College football overreactions

College football is a game of emotions. It’s not just the fans that are emotional, but also players and coaches. The games can be won or lost on one play, which creates an intense atmosphere.

The college football rankings is a topic that has been receiving a lot of attention. There are many overreactions to the rankings, and some people are taking these rankings as gospel.

We’ve reached the halfway mark of the tumultuous 2021 college football season.

Already, 40 ranked teams have dropped out, including Alabama, the reigning national champion, on Saturday night. According to statistics from ESPN Stats & Information, that’s the most in the first six weeks of the season in the AP poll period (since 1936).

And it’s possible that the figure is much higher. On Saturday alone, five other ranked teams — Iowa, Oklahoma, Michigan, Notre Dame, and Wake Forest — were behind in the fourth quarter but recovered to win. This is the most such teams in a single day in the last 15 years.

The rest of the season will be an adventure if the first six weeks of the season are any indicator. Hold on, things will only get better.

After Week 6, here are our overreactions.

Alabama’s CFP aspirations have come to an end.

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Auburn is the most recent example of a national championship winner going down in flames. The Tigers lost 9-7 in their next 16 games after winning the championship in 2010, and coach Gene Chizik was dismissed in 2012. Ed Orgeron and Chizik have a lot in common, which makes them a perfect fit amid LSU’s difficulties. LSU had Burrow and the high-flying offense under passing game coach Joe Brady, while Auburn had Cam Newton, a transfer who won the Heisman Trophy.

Orgeron’s departure from the Tigers is most likely a matter of when, not if. Starting with Saturday’s home game against No. 20 Florida, LSU’s next five SEC games are against teams that are presently ranked (noon ET, ESPN and ESPN App). The Tigers next go to No. 13 Ole Miss and No. 5 Alabama for back-to-back road games. It’ll only get worse from here. Cornerback Derek Stingley Jr., the Tigers’ top defensive player, is sidelined for the season due to a foot injury. With an ankle injury, star receiver Kayshon Boutte, who is tied for the FBS lead with nine touchdown receptions (more than the rest of the LSU squad combined), is also gone for the season. After that rough stretch, LSU could easily be 3-6, according to ESPN’s Football Power Index, which gives the Tigers a 44 percent chance of making a bowl game.

On both sides of the ball, LSU has a slew of issues. With 83.3 yards per game, it is ranked 127th in the FBS, ahead of just Arkansas State, Bowling Green, and Mississippi State. (The Tigers have almost twice as many carries as the Bulldogs, who prefer to throw the ball.) The LSU defense is also unable to halt the run. In a 42-21 defeat to Kentucky on Saturday, it gave up 330 yards. Orgeron made a $4 million blunder by bringing Bo Pelini back to LSU after defensive coordinator Dave Aranda departed to become Baylor’s coach after the 2019 season. Pelini only lasted a season, and his successor, Daronte Jones, a former NFL assistant, hasn’t fared any better.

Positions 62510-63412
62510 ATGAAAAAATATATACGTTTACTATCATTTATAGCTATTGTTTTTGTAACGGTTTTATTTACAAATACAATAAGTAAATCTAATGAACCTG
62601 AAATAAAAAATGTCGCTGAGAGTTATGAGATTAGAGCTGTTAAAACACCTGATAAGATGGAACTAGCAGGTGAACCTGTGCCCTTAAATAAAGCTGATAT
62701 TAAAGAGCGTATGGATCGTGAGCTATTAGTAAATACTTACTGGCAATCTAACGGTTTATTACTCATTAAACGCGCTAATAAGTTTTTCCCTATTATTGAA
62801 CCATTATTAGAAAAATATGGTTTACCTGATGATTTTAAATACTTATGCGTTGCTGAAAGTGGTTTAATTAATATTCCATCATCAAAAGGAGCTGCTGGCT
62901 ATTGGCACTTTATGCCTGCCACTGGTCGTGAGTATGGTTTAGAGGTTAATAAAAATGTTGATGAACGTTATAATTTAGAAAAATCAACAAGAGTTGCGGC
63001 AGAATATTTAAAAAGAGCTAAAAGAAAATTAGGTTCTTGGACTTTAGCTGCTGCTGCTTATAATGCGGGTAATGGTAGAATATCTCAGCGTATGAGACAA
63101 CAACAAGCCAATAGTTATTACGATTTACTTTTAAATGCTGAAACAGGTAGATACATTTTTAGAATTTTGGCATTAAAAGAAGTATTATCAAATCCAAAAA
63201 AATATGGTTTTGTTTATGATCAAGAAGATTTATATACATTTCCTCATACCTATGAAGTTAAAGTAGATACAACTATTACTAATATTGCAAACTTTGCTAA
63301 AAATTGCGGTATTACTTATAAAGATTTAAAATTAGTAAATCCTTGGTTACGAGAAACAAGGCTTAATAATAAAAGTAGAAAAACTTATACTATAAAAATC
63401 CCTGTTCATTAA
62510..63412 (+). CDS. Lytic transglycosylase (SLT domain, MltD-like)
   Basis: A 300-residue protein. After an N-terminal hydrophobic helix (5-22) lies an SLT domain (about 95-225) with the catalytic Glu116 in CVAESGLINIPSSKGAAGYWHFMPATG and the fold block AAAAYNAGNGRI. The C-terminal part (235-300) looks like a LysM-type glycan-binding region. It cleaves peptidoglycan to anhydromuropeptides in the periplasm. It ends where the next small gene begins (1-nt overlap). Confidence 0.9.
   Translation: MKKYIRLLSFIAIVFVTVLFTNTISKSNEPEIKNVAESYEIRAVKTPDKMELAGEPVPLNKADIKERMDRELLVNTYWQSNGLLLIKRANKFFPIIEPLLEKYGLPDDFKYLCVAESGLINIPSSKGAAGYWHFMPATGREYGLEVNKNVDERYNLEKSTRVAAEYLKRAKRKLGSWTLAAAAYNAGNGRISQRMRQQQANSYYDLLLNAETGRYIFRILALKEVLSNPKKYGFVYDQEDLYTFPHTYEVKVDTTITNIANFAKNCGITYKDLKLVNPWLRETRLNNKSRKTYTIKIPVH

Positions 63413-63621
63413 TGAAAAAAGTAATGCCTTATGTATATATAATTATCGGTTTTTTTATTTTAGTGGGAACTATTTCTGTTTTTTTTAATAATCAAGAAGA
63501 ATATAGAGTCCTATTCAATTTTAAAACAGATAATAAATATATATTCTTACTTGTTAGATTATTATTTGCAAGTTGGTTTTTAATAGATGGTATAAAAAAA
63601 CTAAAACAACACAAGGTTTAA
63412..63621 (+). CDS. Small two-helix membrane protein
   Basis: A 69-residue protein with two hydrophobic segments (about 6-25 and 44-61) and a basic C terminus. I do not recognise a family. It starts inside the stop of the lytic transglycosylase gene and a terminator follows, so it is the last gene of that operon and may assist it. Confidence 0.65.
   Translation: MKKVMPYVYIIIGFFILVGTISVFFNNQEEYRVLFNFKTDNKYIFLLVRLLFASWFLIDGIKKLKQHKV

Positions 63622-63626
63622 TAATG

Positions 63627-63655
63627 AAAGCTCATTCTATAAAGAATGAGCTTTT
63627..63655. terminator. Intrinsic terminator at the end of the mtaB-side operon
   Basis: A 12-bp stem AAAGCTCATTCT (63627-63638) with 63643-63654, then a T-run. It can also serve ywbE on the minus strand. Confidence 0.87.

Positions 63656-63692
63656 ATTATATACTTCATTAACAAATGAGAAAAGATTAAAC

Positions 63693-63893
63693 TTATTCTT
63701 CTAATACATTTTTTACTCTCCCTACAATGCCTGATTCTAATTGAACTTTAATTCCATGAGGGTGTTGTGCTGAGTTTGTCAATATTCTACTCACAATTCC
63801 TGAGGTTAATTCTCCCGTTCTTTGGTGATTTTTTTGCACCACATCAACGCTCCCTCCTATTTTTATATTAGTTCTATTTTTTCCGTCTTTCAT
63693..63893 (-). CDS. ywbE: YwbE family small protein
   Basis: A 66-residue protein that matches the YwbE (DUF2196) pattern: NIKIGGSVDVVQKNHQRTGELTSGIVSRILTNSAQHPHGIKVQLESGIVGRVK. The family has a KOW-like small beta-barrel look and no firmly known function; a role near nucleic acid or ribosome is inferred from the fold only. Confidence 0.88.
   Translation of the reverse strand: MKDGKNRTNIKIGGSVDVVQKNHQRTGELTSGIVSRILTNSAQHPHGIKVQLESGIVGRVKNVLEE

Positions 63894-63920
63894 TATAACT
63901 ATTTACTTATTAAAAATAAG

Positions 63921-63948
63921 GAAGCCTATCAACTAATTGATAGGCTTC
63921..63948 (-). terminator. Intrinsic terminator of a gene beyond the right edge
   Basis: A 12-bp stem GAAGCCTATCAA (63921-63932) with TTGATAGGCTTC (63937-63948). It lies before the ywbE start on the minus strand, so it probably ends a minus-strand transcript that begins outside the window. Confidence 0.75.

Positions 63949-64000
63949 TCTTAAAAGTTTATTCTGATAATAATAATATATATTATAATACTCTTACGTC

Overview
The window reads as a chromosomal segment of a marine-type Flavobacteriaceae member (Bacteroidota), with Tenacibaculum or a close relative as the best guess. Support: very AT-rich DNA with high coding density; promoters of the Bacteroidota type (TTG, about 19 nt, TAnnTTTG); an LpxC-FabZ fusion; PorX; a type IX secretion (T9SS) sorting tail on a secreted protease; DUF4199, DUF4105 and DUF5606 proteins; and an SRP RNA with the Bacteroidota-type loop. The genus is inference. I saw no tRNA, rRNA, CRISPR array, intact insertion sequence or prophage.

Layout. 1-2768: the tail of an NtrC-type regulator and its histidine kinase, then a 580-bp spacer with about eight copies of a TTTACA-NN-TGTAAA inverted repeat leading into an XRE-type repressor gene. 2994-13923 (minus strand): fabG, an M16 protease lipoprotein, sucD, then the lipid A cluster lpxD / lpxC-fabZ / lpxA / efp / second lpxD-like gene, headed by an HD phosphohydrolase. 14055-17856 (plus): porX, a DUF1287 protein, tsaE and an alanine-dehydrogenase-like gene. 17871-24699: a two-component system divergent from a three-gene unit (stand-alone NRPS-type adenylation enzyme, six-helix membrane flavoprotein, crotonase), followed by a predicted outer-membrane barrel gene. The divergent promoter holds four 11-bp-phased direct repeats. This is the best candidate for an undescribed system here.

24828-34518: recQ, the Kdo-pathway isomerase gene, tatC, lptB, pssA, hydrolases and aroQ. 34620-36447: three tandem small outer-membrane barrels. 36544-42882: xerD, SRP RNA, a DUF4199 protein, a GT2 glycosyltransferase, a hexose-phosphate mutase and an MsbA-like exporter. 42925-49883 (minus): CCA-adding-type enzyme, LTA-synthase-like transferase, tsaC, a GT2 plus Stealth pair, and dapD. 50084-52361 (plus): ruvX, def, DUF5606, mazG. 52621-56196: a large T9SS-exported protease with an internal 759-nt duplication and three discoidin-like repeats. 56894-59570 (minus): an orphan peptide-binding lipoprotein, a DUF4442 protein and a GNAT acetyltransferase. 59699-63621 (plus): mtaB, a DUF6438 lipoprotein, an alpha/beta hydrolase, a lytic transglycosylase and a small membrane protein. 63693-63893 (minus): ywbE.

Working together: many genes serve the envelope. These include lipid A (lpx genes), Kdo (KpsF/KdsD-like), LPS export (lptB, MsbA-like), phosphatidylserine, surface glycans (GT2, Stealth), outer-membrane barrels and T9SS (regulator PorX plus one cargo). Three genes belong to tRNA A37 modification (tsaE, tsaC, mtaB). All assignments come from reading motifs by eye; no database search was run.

Every button Orgeron pressed in 2019 seemed to work, culminating in one of the best seasons in SEC history. He hasn’t done anything right since then, on or off the field.

The Heisman Trophy will not be won by a quarterback.

Kenny Pickett, the quarterback for the Pittsburgh Steelers, is emerging as an unexpected Heisman Trophy contender. Mike Stewart/AP Photo

The favored quarterbacks are tumbling down the Heisman cliff as quickly as Texas A&M kicker Seth Small’s family leapt over a stone wall to rejoice on Saturday night. Caleb Williams’ outstanding performance (212 yards passing with two touchdowns and 88 yards running with one score) in a 55-48 win against Texas in the Red River Showdown may have cost Spencer Rattler his starting position. D.J. Uiagalelei of Clemson is completing just over half of his throws and has three touchdowns to go along with his three interceptions. JT Daniels of Georgia has missed three games due to injury, while D’Eriq King of Miami is undergoing season-ending shoulder surgery. North Carolina’s Sam Howell is in charge of a squad that has already suffered three defeats.

While two running backs, Michigan State’s Kenneth Walker III and Texas’ Bijan Robinson, seemed to be the most important players in the first half of the season, the chances are still high that a quarterback will win the stiff-arm trophy again. Bryce Young of Alabama, Matt Corral of Ole Miss, C.J. Stroud of Ohio State, and Desmond Ridder of Cincinnati are all in the mix. Don’t forget about Pitt quarterback Kenny Pickett, who is completing 72 percent of his throws for 1,731 yards, 19 touchdowns, and only one interception. The only problem is that I don’t believe a Heisman Trophy winner’s team has ever lost to Western Michigan.

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